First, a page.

Moreover, you pick up on pronunciation, hear different accents and learn how to use vocabulary and phrases in the correct way.
If you love to listen to podcasts and music in your spare time, why not make it a grammar and culture lesson? Learn about Russia and its vernacular by engaging with native content, listening out for different forms of number usage and taking note of new vocabulary.
These are also great ways to develop your understanding of masculine, feminine and neuter nouns, articles and other grammar points that you may find boring to study in a more traditional way, such as in a textbook.
Russian Numbers: Counting from 11 to 20 in Russian
Once you have learned the numbers 1 to 10, the rest of the numbers will be easier to pick up. The compound numbers 11 to 19 are simply formed by adding надцать ("adtsat") to the numbers 1-9.
However, as always with foreign languages, there are exceptions to the rules! For number 12, два changes to две. Moreover, when forming the number 14, the "e" at the end of "четырe" is dropped.
Finally, when forming 15 to 19, the soft sign ь at the end of the numbers 5, 6, 7, 8 and 9 is also dropped.
- одиннадцать ("odinnadtsat") - Eleven
- двенадцать ("dvenadtsat") - Twelve
- тринадцать ("trinadtsat") - Thirteen
- четырнадцать ("chetyrnadtsat") - Fourteen
- пятнадцать ("pyatnadtsat") - Fifteen
- шестнадцать ("shestnadtsat") - Sixteen
- семнадцать ("semnadtsat") - Seventeen
- восемнадцать ("vosemnadtsat") - Eighteen
- девятнадцать ("devyatnadtsat") - Nineteen
- двадцать ("dvadtsat") - Twenty
How to Count up from 20 in Russian
From here, counting in Russian is super straightforward. You simply add the numbers 1-9 to 20 to make 21, 22, and so on.
For example, двадцать ("dvadtsat"), which is 20, and oдин (“odin”), 1, come together to make двадцать один ("dvadtsat odin"), 21.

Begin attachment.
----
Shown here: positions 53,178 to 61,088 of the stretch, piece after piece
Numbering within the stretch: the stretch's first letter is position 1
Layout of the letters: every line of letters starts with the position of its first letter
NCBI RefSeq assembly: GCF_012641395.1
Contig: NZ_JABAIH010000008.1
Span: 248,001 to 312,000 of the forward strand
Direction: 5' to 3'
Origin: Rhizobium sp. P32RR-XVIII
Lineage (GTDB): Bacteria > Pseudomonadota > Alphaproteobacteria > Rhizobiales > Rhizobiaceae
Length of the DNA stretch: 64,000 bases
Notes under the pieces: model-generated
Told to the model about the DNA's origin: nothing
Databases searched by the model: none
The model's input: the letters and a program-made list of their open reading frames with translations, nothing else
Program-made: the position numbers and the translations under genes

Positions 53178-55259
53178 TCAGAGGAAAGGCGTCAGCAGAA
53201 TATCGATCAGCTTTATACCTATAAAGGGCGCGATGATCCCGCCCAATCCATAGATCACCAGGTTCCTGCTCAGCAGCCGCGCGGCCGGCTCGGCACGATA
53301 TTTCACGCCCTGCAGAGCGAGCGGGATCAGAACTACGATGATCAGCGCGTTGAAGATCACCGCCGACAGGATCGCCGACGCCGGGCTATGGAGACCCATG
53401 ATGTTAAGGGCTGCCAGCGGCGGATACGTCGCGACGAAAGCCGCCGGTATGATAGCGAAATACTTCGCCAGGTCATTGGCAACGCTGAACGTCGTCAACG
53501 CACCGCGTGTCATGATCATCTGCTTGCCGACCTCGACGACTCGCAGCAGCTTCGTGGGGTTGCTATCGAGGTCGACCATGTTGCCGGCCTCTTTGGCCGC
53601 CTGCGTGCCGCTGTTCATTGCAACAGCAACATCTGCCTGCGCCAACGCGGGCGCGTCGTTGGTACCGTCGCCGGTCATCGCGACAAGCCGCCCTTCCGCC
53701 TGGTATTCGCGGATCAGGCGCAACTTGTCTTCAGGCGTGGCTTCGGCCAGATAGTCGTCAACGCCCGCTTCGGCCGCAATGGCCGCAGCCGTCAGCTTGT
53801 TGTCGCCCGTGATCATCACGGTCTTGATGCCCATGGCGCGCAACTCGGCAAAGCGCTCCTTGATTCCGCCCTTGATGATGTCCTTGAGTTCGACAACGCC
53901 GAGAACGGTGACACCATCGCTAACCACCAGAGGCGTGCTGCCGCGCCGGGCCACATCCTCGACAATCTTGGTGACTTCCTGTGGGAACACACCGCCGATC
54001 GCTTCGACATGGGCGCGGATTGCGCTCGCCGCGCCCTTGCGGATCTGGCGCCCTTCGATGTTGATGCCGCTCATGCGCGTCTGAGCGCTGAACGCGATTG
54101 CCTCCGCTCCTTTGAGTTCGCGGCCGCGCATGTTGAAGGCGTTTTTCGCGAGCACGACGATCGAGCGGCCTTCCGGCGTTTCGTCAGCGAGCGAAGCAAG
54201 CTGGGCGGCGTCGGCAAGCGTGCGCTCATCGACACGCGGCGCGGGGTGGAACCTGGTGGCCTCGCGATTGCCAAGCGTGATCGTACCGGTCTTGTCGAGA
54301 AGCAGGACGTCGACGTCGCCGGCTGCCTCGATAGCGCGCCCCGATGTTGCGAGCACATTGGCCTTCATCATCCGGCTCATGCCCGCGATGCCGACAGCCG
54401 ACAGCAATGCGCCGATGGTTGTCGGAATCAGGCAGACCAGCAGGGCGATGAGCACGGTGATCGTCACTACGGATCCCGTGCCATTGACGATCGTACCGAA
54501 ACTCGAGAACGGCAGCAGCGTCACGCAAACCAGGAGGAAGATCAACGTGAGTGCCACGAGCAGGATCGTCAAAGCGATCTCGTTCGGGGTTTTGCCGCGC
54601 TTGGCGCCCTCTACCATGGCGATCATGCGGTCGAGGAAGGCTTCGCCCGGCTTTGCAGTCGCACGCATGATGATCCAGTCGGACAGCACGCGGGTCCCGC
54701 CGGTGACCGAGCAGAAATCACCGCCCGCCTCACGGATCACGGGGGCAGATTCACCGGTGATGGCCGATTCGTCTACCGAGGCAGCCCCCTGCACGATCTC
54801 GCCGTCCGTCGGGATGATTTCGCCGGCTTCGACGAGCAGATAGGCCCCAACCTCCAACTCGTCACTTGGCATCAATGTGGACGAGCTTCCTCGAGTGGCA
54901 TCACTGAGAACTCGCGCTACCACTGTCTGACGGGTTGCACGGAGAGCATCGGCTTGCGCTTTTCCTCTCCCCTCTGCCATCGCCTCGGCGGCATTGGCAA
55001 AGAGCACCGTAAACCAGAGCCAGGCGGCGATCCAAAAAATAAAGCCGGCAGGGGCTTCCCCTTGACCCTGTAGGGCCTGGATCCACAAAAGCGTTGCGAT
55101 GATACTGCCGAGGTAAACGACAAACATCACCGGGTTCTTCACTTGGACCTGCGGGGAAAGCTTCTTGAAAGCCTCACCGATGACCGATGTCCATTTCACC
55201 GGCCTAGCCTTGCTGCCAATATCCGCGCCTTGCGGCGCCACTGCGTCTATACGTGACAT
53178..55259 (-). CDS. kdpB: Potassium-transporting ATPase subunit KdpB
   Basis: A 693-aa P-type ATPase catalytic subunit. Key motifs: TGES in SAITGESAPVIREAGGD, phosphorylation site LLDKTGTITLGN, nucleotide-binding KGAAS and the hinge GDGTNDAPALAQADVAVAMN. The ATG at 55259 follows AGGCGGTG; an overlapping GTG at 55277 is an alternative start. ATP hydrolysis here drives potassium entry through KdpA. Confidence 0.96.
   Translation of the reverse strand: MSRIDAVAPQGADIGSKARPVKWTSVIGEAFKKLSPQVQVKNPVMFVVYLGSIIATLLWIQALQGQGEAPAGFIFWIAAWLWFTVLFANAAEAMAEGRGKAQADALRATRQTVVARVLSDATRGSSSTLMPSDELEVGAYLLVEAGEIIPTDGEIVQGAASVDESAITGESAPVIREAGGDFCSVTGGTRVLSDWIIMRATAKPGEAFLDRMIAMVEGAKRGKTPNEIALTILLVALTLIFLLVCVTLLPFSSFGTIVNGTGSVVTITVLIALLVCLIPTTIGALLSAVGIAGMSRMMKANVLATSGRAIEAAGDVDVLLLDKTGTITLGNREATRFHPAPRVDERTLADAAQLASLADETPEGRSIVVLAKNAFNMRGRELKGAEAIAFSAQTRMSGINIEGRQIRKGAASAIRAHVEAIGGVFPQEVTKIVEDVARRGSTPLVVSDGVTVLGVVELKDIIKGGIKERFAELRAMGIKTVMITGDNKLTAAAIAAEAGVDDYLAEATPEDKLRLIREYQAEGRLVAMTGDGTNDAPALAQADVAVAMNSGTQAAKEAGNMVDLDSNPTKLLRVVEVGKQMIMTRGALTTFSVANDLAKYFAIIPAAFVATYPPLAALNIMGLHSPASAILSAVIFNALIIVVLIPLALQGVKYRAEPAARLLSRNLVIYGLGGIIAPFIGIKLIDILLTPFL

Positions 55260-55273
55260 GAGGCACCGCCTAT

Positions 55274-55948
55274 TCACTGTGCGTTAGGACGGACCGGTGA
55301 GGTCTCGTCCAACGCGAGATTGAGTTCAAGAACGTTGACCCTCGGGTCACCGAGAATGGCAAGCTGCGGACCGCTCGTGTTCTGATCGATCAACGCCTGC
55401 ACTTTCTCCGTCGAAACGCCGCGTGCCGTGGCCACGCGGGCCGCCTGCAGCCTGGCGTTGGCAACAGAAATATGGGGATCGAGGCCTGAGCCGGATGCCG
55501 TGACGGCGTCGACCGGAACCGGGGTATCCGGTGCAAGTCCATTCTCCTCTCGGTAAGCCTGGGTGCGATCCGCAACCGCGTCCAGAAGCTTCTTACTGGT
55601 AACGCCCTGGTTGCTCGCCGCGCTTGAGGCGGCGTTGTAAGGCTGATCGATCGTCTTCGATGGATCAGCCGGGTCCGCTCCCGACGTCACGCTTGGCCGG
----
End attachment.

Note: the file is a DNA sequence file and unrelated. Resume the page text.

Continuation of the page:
The same applies to the rest of the tens:
- тридцать ("tridstat") - Thirty
- сорок ("sorok") - Forty
- пятьдесят ("pyatdesya") - Fifty
- шестьдесят ("shestdesyat") - Sixty
- семьдесят ("semdesyat") - Seventy
- восемьдесят ("vosemdesyat") - Eighty
- девяносто ("devyanosto") - Ninety
So, for instance, 33 is тридцать три ("tridtsat tri") and 64 is шестьдесят четыре ("shestdesyat chetyre"). Easy, right?
Counting in the Hundreds in Russian
Just as you do with the tens, you take the word for 100, 200 etc (as listed below) and then add the words for the tens and units digits in the number.
So, 245 in Russian is двести сорок пять ("dvesti sorok pyat").
This counting system should be familiar and logical to English speakers.
- стo ("sto") - One hundred
- двести ("dvesti") - Two hundred
- триста ("trista") - Three hundred
- четыреста ("chetyresta") - Four hundred
- пятьсот ("pyatsot") - Five hundred
- шестьсот ("shestsot") - Six hundred
- семьсот ("semsot") - Seven hundred
- восемьсот ("vosemsot") - Eight hundred
- девятьсот ("devyatsot") - Nine hundred
Counting in the Thousands in Russian
The word тысяча ("tysyacha") is 1,000. To say 2,000, 3,000, etc., add 2, 3 and so on to 1,000 and make some word-ending changes.
These are easy to learn but this is for a separate Russian lesson.
For example, две тысячи ("dve tysyachi") is 2,000, пять тысяч ("pyat tysyach") is 5,000 and двадцать одна тысяча ("dvadsat odna tysyacha") is 21,000.
Saying Years Using Numbers in Russian
Once you know the simple rules for forming compound numbers, saying the years is simple. The word year in Russia is год ("god") and it is masculine. So, year numbers use masculine form.
For example, тысяча девятьсот двадцать пятый ("tysyacha devyat’sot dvadtsat’ pyatyy") in 1925.
How to Say the Time in Russian
When you are saying the time rounded to the neasrest hour, you say the cardinal plus час ("chas"), часа ("chasa") or часов ("chasov"). You say час for 1 o’clock, часа for 2 to 4 o’clock, and часов for 5 through 12 o’clock.
So, два часа ("dva chasa") means it's two o'clock and восемь часов ("vosem chasov") is it's eight o'clock. Simple!
Learning to say more complex times can be saved for your next lesson!
Summing Up: Your Ultimate Guide to Russian Numbers: How to Count in Russian
This has been a brief guide to counting in Russian.
We have covered cardinal numbers 1 to 1,000 and ordinals 1 to 10. Moreover, you can now say the date and basic time in Russian.
Save this article for future reference and don't forget to use other forms of media to advance your studies! You can access more articles online to deepen your knowledge or engage with other resources.
Check out Lingopie for more Russian practice. This is a great online streaming platform through which you can binge many Russian TV shows and movies.
Watch these shows to learn how to use numbers and other useful vocab in the correct manner. Stick with it, and happy learning!